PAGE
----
This process started immediately after the assessment as we went through the initial results on screen and then a couple of days later - when the comparison anaylsis has taken place - we produced a detailed six-page report, which highlighted the key finding:
"You are generally showing a more ‘unstable’ picture across the hip. The main observation here being that again bilaterally (both sides) things are not doing the same thing which is the most important factor to consider. Again, it is interesting to see that the Left side is a much steadier picture and the Right is more varied; as mentioned this is essentially an Antalgic gait, whereby the body almost builds in a limp to offload an already stressed joint."
We recommend a treatment programme based on the results of the biomechanical report. This might be strengthening exercises, referral to a physiotherapist, footwear/orthotics advice or a specific stretching routine.
For Andrew we have provided nine specific exercises for him to focus on straight away, using a ‘Green’ thera-band. They are best completed during the evening for maximum results and need to be done thoroughly to ensure optimal benefit (with ‘Form’ over ‘Speed’ the key).
- Ankle inverters/everters, Hip Abduction (outward movement), Hip Adduction (inwards movement), Glutes, Core.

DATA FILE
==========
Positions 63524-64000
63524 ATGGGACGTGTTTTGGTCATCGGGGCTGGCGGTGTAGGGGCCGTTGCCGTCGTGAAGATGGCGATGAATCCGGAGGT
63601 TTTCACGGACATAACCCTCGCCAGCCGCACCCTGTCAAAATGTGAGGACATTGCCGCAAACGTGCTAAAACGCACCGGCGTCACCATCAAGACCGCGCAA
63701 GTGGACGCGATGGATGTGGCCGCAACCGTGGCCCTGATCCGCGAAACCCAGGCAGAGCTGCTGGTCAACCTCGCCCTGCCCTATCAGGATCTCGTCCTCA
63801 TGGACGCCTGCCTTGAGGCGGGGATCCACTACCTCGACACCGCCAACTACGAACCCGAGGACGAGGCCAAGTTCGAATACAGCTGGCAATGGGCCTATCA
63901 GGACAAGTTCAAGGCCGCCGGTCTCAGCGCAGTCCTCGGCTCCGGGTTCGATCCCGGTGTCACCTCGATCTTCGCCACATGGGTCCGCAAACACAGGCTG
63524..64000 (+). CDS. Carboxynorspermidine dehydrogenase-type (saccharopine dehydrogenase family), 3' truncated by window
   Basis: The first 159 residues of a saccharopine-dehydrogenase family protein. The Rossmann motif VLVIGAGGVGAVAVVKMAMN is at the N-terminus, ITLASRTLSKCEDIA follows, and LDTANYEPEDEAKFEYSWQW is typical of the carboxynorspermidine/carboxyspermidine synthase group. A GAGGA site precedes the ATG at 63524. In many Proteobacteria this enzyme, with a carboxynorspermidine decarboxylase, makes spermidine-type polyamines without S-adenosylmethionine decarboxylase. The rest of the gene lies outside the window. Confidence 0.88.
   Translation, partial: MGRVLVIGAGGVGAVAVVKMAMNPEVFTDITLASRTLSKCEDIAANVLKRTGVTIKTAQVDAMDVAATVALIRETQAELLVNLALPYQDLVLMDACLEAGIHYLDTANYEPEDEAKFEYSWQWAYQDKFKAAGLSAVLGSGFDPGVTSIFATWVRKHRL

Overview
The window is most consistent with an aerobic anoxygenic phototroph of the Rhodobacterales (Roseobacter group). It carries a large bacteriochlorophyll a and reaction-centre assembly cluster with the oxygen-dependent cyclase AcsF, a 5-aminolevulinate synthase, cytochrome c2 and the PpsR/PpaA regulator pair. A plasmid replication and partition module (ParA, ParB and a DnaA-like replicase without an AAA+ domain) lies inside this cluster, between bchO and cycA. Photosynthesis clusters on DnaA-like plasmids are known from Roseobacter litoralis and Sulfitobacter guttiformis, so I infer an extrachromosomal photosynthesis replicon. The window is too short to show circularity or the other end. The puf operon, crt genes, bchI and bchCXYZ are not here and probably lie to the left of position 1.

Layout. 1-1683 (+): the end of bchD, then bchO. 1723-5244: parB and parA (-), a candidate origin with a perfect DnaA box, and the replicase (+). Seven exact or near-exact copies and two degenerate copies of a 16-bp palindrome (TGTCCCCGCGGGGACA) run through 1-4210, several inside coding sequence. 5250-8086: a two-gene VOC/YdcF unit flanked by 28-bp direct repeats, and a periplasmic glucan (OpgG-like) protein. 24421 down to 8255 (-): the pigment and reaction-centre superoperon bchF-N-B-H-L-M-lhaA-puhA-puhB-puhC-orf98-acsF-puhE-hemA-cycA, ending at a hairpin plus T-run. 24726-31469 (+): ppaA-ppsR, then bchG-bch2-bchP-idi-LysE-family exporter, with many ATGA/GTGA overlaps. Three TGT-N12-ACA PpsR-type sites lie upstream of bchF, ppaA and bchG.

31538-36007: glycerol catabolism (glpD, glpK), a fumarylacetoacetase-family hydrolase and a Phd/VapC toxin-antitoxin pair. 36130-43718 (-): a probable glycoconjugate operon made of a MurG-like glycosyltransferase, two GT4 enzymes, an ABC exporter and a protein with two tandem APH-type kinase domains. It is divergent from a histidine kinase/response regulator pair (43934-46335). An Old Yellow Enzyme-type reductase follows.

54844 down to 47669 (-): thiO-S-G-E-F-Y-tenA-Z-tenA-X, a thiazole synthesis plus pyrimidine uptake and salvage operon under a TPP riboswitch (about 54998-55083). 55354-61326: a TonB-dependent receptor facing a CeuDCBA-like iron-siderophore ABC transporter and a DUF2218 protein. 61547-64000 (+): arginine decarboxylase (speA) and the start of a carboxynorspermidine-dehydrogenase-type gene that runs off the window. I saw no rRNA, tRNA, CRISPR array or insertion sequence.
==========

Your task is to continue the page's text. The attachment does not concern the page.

- Hip Internal/External Rotators, ITB, Big Toe, Calves.
We also suggested a physio/sports therapist could assist with deep tissue massage to get everything moving well again and to compliment the strength and stretching he'll be doing.
We then invite all clients back for a re-assessment after approximately 6-8 weeks - this involves another full analysis on the treadmill to create a 2nd set of results which can be compared with the initial assessment to monitor progress.
If you are currently suffering with an injury or would just like a detailed gait analysis to help improve your running or walking, let us know and we can get more information sent through to you. We are also offering £25 off the initial analysis for timeoutdoors members.